Like many history-related news stories, the news that Wheaton College was a stop on the Underground Railroad didn't come as much of a real surprise. It was common knowledge when I was a student there in the early 1990s, though some of the details (that escaped slaves had been shuttled around through the network of steam tunnels) were demonstrably false.

So the headline, "Prof: Wheaton College was Underground Railroad stop" prompted a shrug even from this history-enthusiastic Wheaton graduate.

But David Malone, head of Wheaton's of archives and special collections, explained to The Daily Herald newspaper that the discovery of a comment in an 1889 manuscript is actually quite significant.

"We've never been willing to say for ourselves that we were a stop on the Underground Railroad," Malone said. "Others were willing to say it for us. But we wouldn't confirm that. Now we're able to say with full assurance that this was a stop on the Underground Railroad."

Turns out the text isn't massively hard to find if you know what you're looking for: Google Book Search has a scanned, downloadable copy of The History of the Thirty-Ninth Regiment Illinois Volunteer Veteran Infantry(Yates Phalax) in the War of the Rebellion 1861-1865. Here's the passage, a first-person account of Ezra A. Cook:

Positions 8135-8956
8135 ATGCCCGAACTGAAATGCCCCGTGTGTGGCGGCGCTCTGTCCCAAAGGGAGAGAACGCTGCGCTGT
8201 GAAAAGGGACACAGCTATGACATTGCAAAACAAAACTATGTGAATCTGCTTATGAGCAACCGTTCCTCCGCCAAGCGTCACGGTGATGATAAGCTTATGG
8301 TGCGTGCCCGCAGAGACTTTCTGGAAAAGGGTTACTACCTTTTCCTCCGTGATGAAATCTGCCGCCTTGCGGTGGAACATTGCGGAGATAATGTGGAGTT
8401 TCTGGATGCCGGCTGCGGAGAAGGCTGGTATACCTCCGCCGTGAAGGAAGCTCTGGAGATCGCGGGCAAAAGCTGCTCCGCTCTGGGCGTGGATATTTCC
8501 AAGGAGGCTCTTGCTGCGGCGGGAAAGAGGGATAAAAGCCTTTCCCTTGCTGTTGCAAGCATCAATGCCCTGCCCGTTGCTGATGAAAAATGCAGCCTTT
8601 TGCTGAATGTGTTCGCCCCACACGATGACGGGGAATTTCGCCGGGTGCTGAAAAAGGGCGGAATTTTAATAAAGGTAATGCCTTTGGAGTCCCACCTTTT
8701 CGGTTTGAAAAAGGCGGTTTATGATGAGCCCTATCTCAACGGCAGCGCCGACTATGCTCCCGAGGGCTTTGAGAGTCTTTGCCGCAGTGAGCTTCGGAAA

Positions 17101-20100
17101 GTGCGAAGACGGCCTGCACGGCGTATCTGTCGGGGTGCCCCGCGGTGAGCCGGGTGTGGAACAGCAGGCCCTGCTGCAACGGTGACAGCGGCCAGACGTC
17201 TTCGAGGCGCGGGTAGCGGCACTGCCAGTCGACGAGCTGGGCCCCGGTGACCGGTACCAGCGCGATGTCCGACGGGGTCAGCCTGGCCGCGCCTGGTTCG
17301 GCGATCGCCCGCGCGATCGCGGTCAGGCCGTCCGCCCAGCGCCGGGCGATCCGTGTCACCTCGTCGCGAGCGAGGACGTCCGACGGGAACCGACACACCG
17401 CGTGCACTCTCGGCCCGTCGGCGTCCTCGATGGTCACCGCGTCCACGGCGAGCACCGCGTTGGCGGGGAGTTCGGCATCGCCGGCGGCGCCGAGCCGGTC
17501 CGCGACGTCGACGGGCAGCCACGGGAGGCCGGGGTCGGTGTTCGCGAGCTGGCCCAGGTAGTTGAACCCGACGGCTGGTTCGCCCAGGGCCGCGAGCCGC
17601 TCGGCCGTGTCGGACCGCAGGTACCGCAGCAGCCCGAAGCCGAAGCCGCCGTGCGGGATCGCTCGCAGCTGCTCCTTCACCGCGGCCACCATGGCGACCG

In the fall of 1853 … we moved to Illinois and settled on a farm about twelve miles from Chicago. About four years afterward [my father] sold this farm and purchased another in Du Page county, about one and a half miles from Wheaton, his object being to give his children a liberal education; the oldest daughter having already spent several terms at Wheaton College. The outbreak of the war in the spring of 1861 found myself and two sisters attending Wheaton ...
Subscriber Access OnlyYou have reached the end of this Article Preview

To continue reading, subscribe now. Subscribers have full digital access.

Already a CT subscriber? for full digital access.